There are now a variety of Computer Aided Translation (CAT) applications on the market. Most have their good and bad points, but one is in a class of its own. Felix, a CAT application developed by Ginstrom IT Solutions (GITS), which is run by a professional translator based in Okinawa, has all the benefits of your computer remembering what you have translated and showing you similar translations from the past so you can improve both your speed and consistency, but without any of the headaches and steep learning curves of the other software. Add in the fact that it costs less than most of the other CAT applications—most of which fail to perform even nearly as well as Felix does—and there’s not much left to think about.

Felix works inside Microsoft’s Word, Excel, and PowerPoint, and there is even a program called TagAssist that allows you to use it in HTML files. In addition to this revolutionary simple-to-use CAT software, Ryan Ginstrom, the owner of GITS and developer of Felix, also has a number of free applications (tools) that can be downloaded from his website.

While these tools can be used with Felix to further improve your translating efficiency, many of them can be used individually just to make life easier.

Count Anything is a small program that will give you a word count from a variety of file formats. Not only do you not need to open each file, but it will even count the words in those pesky text boxes, and there is an option to ignore sections that only contain numbers.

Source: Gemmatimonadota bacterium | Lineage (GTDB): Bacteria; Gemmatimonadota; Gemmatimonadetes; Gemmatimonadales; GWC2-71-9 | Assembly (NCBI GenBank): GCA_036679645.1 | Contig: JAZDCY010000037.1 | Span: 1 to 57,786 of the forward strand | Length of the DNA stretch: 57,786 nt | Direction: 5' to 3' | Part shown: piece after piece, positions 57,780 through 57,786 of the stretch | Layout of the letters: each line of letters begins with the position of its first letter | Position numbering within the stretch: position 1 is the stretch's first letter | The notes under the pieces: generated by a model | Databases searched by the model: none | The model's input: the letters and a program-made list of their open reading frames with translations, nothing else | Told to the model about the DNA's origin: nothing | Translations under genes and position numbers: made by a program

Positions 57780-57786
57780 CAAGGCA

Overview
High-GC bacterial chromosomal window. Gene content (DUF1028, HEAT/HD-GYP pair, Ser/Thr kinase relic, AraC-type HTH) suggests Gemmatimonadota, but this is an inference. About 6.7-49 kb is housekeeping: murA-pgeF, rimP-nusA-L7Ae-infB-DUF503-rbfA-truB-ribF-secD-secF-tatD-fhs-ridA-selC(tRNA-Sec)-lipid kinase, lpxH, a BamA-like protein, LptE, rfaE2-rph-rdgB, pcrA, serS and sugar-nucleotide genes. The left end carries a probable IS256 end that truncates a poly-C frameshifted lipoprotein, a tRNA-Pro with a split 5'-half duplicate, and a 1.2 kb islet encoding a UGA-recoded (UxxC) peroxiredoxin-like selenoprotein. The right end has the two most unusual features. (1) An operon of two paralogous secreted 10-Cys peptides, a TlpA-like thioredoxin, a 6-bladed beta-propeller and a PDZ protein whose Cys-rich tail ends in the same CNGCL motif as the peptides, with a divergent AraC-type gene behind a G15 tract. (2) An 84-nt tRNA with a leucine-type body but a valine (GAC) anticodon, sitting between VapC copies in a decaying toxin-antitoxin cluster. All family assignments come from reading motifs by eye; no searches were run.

Analyze Assist is similar to Count Anything, but it also tells you how many of your sentences are duplicated within the file or files that you use it on. Also, if you use it in combination with a Felix translation memory file (TM), it will tell you how much of your file is in the TM, and allow you to quickly estimate how much work (= time = money) will be involved in translating the file.

These tools alone speed up the process of estimating how long it will take to do a translation, and that means you are already saving time (= money!!). All this for free!

If you still have any doubts whether Felix is worth the price, just download the fully-functional trial version. There is no limit to how long you can use it, and no functions are removed in the trial version. In fact, the only limitation is that you can only use memories with up to 500 lines in them. That should be plenty to give it a test run.

Ryan even offers a money-back guarantee. To quote from his website: “Any time within 60 days of your purchase you can ask for and receive a full refund, no questions asked.”

There is plenty more information about Felix and the various tools that can be used with it, so why not go any take a look around the site while you download the latest version for free, and take the friendliest CAT application for a test drive.